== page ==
from /home/runner/micromamba/envs/test/lib/python3.10/site-packages/numpy/core/include/numpy/arrayobject.h:5,
                 from /home/runner/.cache/ipython/cython/_cython_magic_547f65a8343f40c566cb7b4c4959901418170ddd.c:1215:
/home/runner/micromamba/envs/test/lib/python3.10/site-packages/numpy/core/include/numpy/npy_1_7_deprecated_api.h:17:2: warning: #warning "Using deprecated NumPy API, disable it with " "#define NPY_NO_DEPRECATED_API NPY_1_7_API_VERSION" [-Wcpp]
   17 | #warning "Using deprecated NumPy API, disable it with " \
      |  ^~~~~~~

This implementation creates an array of zeros and inserts the result of integrate_f_typed applied over each row. Looping over an ndarray is faster in Cython than looping over a Series object.

Since apply_integrate_f is typed to accept an np.ndarray, Series.to_numpy() calls are needed to utilize this function.

In [14]: %timeit apply_integrate_f(df["a"].to_numpy(), df["b"].to_numpy(), df["N"].to_numpy())
874 us +- 1.33 us per loop (mean +- std. dev. of 7 runs, 1,000 loops each)

Performance has improved from the prior implementation by almost ten times.

Disabling compiler directives#

The majority of the time is now spent in apply_integrate_f. Disabling Cython’s boundscheck and wraparound checks can yield more performance.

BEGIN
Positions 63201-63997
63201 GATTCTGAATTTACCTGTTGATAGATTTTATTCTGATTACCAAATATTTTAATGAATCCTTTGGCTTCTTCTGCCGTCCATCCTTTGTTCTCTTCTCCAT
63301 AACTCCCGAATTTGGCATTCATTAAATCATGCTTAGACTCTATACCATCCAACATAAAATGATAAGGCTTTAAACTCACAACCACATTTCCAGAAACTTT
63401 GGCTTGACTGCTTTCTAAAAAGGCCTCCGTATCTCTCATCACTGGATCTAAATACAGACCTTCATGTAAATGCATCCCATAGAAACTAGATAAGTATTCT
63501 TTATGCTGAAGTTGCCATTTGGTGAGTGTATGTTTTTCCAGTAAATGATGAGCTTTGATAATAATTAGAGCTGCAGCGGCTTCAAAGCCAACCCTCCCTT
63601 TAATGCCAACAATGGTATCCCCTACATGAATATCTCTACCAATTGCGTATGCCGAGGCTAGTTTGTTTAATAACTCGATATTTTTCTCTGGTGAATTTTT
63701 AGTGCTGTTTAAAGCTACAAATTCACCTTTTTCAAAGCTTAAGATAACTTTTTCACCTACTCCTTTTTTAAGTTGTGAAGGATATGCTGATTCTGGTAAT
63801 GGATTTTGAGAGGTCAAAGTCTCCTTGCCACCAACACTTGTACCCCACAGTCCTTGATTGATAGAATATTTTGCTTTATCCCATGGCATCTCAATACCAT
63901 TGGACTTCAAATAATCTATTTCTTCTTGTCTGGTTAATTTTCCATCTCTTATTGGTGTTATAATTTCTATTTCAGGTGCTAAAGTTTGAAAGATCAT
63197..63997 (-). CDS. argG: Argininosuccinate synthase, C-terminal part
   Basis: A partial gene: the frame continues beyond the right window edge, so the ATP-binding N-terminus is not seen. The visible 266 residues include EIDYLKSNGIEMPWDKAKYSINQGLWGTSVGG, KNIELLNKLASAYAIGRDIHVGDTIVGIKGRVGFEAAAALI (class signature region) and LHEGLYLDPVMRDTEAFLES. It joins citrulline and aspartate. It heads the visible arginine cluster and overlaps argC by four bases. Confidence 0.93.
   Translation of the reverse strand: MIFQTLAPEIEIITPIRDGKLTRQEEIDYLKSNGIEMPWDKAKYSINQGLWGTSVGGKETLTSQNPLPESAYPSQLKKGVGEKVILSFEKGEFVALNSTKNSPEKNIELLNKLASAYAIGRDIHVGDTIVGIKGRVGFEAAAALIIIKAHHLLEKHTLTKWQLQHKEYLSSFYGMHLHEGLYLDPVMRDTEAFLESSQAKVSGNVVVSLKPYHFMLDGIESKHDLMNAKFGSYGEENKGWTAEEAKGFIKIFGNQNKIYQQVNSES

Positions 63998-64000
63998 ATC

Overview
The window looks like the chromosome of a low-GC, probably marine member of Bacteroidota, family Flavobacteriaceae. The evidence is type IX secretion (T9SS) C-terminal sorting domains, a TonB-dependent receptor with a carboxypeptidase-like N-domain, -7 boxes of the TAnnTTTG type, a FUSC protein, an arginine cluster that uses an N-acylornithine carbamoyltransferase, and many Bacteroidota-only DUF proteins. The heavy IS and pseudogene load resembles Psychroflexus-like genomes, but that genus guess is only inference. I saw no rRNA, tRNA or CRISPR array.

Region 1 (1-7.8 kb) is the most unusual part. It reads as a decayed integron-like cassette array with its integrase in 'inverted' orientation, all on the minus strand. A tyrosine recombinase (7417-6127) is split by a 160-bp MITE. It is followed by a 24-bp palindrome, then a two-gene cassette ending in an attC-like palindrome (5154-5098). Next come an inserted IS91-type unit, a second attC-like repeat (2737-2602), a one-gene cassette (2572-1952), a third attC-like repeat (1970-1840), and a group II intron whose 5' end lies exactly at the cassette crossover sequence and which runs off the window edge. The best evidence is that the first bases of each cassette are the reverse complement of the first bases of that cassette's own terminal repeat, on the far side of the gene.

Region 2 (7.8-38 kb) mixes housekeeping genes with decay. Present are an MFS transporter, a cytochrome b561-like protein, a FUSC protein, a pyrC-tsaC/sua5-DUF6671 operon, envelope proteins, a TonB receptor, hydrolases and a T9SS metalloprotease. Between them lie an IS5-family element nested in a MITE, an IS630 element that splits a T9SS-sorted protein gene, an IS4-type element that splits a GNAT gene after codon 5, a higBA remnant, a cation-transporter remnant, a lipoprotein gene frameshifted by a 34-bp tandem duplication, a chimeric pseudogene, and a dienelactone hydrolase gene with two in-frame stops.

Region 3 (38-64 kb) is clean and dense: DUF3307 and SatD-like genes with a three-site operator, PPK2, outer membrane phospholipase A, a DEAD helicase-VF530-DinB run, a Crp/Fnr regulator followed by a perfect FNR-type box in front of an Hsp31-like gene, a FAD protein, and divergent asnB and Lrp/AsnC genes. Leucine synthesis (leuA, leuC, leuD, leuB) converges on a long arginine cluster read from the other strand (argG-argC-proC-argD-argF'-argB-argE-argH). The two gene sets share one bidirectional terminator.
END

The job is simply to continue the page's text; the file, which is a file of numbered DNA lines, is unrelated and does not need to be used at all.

In [15]: %prun -l 4 apply_integrate_f(df["a"].to_numpy(), df["b"].to_numpy(), df["N"].to_numpy())
         165 function calls in 0.001 seconds

   Ordered by: internal time
   List reduced from 46 to 4 due to restriction <4>

   ncalls  tottime  percall  cumtime  percall filename:lineno(function)
        1    0.001    0.001    0.001    0.001 <string>:1(<module>)
        1    0.000    0.000    0.001    0.001 {built-in method builtins.exec}
        3    0.000    0.000    0.000    0.000 base.py:539(to_numpy)
        3    0.000    0.000    0.000    0.000 managers.py:1169(iget)
In [16]: %%cython
   ....: cimport cython
   ....: cimport numpy as np
   ....: import numpy as np
   ....: cdef np.float64_t f_typed(np.float64_t x) except? -2:
   ....:     return x * (x - 1)
   ....: cpdef np.float64_t integrate_f_typed(np.float64_t a, np.float64_t b, np.int64_t N):
   ....:     cdef np.int64_t i
   ....:     cdef np.float64_t s = 0.0, dx
   ....:     dx = (b - a) / N
   ....:     for i in range(N):
   ....:         s += f_typed(a + i * dx)
   ....:     return s * dx